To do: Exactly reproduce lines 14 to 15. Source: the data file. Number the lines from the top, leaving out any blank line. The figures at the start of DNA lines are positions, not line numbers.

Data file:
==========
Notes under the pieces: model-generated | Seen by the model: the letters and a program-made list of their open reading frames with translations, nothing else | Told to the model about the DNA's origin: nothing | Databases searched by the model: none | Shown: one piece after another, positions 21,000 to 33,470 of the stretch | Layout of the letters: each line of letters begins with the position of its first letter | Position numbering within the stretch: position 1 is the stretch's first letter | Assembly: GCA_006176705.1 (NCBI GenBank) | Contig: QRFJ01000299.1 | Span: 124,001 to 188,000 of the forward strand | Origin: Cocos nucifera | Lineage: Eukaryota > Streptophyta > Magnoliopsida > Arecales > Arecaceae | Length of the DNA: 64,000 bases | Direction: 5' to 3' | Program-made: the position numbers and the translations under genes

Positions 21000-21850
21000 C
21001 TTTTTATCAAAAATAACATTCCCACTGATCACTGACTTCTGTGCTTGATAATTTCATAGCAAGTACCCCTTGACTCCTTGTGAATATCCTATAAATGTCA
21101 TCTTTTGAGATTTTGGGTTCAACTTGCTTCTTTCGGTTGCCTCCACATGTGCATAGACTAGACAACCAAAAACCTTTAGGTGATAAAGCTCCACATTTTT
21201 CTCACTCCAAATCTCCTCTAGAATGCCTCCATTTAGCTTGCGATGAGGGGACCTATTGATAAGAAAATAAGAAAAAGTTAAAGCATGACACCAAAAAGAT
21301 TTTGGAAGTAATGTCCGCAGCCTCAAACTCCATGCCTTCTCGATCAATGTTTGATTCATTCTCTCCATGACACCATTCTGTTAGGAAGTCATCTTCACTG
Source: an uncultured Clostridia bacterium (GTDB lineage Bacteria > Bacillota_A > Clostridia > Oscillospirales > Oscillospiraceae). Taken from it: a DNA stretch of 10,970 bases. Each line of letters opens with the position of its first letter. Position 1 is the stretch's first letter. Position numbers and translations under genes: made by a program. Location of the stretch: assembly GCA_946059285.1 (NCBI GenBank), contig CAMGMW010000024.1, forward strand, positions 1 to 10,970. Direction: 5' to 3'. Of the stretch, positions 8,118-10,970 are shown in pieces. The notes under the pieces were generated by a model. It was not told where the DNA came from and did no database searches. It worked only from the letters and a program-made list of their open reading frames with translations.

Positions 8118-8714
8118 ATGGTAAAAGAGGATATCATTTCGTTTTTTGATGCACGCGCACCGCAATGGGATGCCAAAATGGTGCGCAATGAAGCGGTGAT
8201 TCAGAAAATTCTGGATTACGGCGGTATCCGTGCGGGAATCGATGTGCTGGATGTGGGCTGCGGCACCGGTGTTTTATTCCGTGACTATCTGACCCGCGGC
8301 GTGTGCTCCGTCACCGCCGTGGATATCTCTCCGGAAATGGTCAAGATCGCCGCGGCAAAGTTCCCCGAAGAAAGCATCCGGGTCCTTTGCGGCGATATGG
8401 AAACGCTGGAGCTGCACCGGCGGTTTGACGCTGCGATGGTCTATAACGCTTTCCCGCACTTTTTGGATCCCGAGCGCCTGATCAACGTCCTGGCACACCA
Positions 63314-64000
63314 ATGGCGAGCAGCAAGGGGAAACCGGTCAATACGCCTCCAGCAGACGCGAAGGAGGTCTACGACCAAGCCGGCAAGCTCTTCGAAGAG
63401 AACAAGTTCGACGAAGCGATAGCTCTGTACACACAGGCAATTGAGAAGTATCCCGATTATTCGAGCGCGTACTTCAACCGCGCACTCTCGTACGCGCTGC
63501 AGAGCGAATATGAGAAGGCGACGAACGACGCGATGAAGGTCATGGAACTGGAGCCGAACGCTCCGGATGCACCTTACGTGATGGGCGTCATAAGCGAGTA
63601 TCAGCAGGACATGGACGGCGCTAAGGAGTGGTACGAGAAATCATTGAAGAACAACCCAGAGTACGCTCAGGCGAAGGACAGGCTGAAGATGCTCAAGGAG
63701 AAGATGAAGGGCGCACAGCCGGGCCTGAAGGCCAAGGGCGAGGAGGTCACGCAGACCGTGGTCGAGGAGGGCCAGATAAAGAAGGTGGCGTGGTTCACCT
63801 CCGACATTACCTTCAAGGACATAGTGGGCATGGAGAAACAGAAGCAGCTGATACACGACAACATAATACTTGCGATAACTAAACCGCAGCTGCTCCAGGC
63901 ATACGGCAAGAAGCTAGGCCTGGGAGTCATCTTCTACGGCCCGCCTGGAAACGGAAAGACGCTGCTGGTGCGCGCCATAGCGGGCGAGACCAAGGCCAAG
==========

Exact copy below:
Positions 63314-64000
63314 ATGGCGAGCAGCAAGGGGAAACCGGTCAATACGCCTCCAGCAGACGCGAAGGAGGTCTACGACCAAGCCGGCAAGCTCTTCGAAGAG